An entrancing quest in the marsh – among its people – seeking for something that, during history, has often been worth more than money: such as rare spices on the spice trade routes to Samarkand: here the ‘other salt’ from a deeper mine than yours. The silting of a language, beyond speech or printed text, in tune with this book’s previous aural geomancy? But only a truly inexhaustible, exhaustive self like yours or mine can feel within itself whence the ‘other salt’ often sadly stems: while, meantime, imagining further “pale hands deftly plying the ladle” to obviate being “lulled by the obvious” in life as well as in a literature that is in itself more valuable than even the priceless commodities it seeks to broker. With this book, I can purchase more even than I spent on it. With or without numbering. (1 Mar 12 – two hours later)
[I don’t expect anyone to believe this, but I assure you it is true. This evening I heard my wife humming the opening tune from Sibelius’ Karelia Suite. I subsequently told her that a few hours ago I was writing about it in connection with this book. She had not thought of the music for some years, nor read my blog, nor had I mentioned it to her, nor could she think of a single reason why she was humming it and I have equally not thought of this music before today for some time. Perhaps, I’ve since thought, this is connected in some strange or frightening way with my simultaneous real-time review of a story entitled ‘The Secret Season’ tonight!] (1 Mar 12 – another hour later)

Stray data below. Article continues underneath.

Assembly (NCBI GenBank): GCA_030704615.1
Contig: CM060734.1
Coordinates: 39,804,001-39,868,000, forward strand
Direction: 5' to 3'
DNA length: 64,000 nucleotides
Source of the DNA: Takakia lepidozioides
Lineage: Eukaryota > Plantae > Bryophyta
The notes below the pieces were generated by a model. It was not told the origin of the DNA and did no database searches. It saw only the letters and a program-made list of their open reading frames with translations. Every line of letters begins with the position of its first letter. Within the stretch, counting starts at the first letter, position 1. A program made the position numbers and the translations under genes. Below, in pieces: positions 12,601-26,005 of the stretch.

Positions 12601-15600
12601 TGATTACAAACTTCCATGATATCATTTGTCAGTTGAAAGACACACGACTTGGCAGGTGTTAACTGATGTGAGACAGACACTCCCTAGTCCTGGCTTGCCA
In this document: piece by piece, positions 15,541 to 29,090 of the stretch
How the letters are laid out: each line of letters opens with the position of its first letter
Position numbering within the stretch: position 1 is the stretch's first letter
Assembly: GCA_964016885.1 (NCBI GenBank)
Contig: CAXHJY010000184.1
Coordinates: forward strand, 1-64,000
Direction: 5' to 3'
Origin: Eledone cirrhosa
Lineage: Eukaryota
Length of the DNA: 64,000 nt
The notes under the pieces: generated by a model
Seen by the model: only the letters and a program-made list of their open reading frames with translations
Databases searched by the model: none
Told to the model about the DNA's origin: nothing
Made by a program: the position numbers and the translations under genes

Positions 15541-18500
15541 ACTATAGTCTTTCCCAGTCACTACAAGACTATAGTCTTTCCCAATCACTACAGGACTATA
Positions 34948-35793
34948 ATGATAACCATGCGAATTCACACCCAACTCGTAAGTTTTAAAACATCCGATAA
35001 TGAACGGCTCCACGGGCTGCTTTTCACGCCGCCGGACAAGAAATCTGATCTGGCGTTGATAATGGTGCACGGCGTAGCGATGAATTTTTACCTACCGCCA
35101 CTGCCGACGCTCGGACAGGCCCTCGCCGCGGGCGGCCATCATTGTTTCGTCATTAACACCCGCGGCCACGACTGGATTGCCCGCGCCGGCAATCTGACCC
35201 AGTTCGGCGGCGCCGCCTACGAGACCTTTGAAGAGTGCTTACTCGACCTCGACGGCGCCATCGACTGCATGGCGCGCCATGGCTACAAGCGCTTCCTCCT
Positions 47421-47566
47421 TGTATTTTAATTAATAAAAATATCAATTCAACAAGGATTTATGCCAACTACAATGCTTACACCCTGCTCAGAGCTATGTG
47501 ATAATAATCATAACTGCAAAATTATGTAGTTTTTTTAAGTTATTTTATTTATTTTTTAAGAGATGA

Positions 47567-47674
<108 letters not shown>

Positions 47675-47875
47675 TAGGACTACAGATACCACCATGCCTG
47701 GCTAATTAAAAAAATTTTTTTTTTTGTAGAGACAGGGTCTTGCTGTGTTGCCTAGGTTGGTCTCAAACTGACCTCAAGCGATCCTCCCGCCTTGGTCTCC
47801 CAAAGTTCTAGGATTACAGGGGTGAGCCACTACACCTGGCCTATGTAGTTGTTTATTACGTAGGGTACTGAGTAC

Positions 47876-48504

Today is the day that 25 of the 27 Nations in the European Union sign a fiscal pact. The pact enshrines in each signing country’s constitution a “debt brake” or “golden rule”. (2 Mar 12 – 7.40 am gmt)
THIS REAL-TIME REVIEW IS NOW CONTINUED HERE.